Network: Aficionados of the cyberbar

In Spain, where technology has made a slow start and few young people can afford their own link to the Internet, surfing in bars has become a popular social activity. Elizabeth Nash reports

The Internet is captivating Spain, a little behind the rest of Europe, via a social institution that Spaniards handle better than most: the bar. Spain has Europe's lowest take-up of the Internet, but many cities have flourishing "cyberbars" where would-be netties can log on while enjoying the more familiar pleasures of sinking a beer or a generous Spanish measure of whisky.

Madrid's Netcafe, in a bustling part of town near cinemas and night-clubs, was opened last year by two software entrepreneurs seeking a diverting sideline.

"We could see that the Internet was about to take off and we wanted to link it with the idea of being sociable and having a good time," says Alfredo Benes, 31, one of the founders. Netcafe soon built up a clientele of people who drop by several times a week, and is now so popular that you may have a long wait at the bar for a free table.

At first sight it is like any modern Spanish bar, with austere sweeps of glass and marble and a giant screen blaring rock videos. But each of the eight tables has beneath its circular glass top a screen, a keyboard and a mouse. Buy a drink, book your slot, which is written up on a board by the optics, and await your turn. The rest is free.

"It's like reserving a billiard table," Alfredo says. "We limit you to 45 minutes when there's a queue."

Originally opening from 6pm to 2am, they decided to open earlier after arriving one day to find 31 people waiting in the street. At five o'clock on a recent afternoon, all tables were occupied and seven people were waiting, including a group of American students.

"It's our contact with home," says Julie, 21, from Michigan, who has been studying Spanish in Madrid for four months. "I come here once or twice a week to send e-mail to family and friends in the States. It's cheap and easy. And you make friends here. In the evening it's hopping, with dancing and lots of noise."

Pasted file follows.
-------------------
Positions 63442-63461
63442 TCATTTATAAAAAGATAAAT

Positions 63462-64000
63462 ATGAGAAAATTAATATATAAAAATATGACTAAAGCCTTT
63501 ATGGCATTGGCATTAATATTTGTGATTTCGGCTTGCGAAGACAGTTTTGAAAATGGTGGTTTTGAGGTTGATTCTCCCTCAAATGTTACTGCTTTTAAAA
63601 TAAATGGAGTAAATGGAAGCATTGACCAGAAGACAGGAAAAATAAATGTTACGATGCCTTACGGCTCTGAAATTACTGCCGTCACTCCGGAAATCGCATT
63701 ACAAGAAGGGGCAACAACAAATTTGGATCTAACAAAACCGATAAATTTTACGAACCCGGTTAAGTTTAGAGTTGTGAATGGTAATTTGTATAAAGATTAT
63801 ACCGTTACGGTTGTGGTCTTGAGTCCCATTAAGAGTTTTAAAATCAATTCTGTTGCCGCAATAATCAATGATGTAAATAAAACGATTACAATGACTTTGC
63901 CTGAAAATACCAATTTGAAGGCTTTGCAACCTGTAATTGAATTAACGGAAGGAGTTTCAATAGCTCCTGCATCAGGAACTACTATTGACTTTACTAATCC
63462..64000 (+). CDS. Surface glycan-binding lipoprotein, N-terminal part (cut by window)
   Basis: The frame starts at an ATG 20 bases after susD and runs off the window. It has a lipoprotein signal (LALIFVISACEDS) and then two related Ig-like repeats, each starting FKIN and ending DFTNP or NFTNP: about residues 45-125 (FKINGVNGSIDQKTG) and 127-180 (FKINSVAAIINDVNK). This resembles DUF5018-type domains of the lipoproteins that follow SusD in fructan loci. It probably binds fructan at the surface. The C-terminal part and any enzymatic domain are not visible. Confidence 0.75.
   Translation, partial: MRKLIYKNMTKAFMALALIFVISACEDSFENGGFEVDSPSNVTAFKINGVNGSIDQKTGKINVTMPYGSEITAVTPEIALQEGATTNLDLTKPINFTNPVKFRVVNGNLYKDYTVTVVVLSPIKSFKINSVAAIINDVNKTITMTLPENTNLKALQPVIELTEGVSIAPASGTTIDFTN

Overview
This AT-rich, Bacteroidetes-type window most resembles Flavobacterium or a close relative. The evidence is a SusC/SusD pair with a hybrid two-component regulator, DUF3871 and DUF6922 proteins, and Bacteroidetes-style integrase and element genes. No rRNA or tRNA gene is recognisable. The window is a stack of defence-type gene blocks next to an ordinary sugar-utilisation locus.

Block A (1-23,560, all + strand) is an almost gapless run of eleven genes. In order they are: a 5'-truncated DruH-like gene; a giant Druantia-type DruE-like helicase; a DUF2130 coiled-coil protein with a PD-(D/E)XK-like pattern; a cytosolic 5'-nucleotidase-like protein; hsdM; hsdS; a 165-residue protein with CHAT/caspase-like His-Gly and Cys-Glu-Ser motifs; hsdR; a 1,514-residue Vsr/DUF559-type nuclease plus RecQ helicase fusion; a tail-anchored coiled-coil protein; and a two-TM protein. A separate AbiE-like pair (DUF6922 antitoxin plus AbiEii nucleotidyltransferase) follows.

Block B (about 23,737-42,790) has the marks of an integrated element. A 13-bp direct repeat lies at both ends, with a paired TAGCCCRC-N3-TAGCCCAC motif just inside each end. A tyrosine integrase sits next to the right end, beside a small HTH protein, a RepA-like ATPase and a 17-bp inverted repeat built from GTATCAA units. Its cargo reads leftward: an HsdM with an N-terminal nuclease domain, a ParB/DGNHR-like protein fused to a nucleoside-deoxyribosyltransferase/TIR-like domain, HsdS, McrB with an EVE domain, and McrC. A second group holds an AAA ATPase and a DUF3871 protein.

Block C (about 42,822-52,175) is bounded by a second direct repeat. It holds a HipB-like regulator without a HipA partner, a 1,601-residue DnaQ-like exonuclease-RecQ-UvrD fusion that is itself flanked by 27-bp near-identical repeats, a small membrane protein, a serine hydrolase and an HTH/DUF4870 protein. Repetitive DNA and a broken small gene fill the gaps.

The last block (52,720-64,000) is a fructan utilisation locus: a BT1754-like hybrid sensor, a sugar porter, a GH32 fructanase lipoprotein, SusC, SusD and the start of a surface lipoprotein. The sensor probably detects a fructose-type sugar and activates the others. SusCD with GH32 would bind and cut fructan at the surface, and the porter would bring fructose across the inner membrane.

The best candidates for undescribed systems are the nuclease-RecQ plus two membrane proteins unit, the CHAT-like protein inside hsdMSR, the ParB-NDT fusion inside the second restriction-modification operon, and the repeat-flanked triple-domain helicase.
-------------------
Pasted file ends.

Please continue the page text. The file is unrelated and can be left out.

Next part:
Juan Ruiz, 22, who is doing business studies, says he surfs the Net for writers and actresses to chat with. "It's like reading, or watching TV - a fun way to pass the time."

Most regulars are between 18 and 30, Alfredo reckons, and his formula shrewdly links two passions that are dear to the young Spaniard's heart: getting together for a good time, and being in on the latest thing. "People come out of curiosity at first," he says. "Everyone wants to sign up, like getting a mobile phone. Some drop it when the first enthusiasm wears off, but others get hooked."

Gemma Gonzalez, 24, who is studying tourism at a college round the corner, confesses that she is addicted and visits as often as she can. "I love talking, and this gives me the chance to talk to friends in Argentina, Mexico and Liverpool." Through the Net she has met other Madrid enthusiasts: "We meet up at weekends and go out on the razzle together."

Gemma likes the thumping disco rhythms and, far from finding them a distraction, says it adds to the fun. "It's good to use the Net away from the solemn atmosphere of a library or office." She adds that the bar is an easy and welcoming place for single women, combining an informal camaraderie with respect for those in solitary communion with their screen.

Alfredo Benes attributes Spaniards' late start on the Internet to the shortage and high cost of telecommunications links. Growth in the sales of personal computers is far below the European average and teleworking is in its infancy. But in recent months, as lines have multiplied and costs fallen, more and more companies and individuals are taking the plunge.

Jose Luis, 32, an industrial engineer, and Juan, 38, a doctor, use the Net professionally, but come to enjoy the Netcafe's chatlines and rum and Coke. "The bar is a good mix of drinks, company and computers," says Jose Luis. "They'll soon be popping up everywhere, like mushrooms"n

Netcafe, San Bernardo, 81, 28015 Madrid (00341 594 0999). e-mail: net- cafe@net-cafe.es.

Start your day with The Independent, sign up for daily news emails
Have you tried new the Independent Digital Edition apps?
ebooks
ebooksAn introduction to the ground rules of British democracy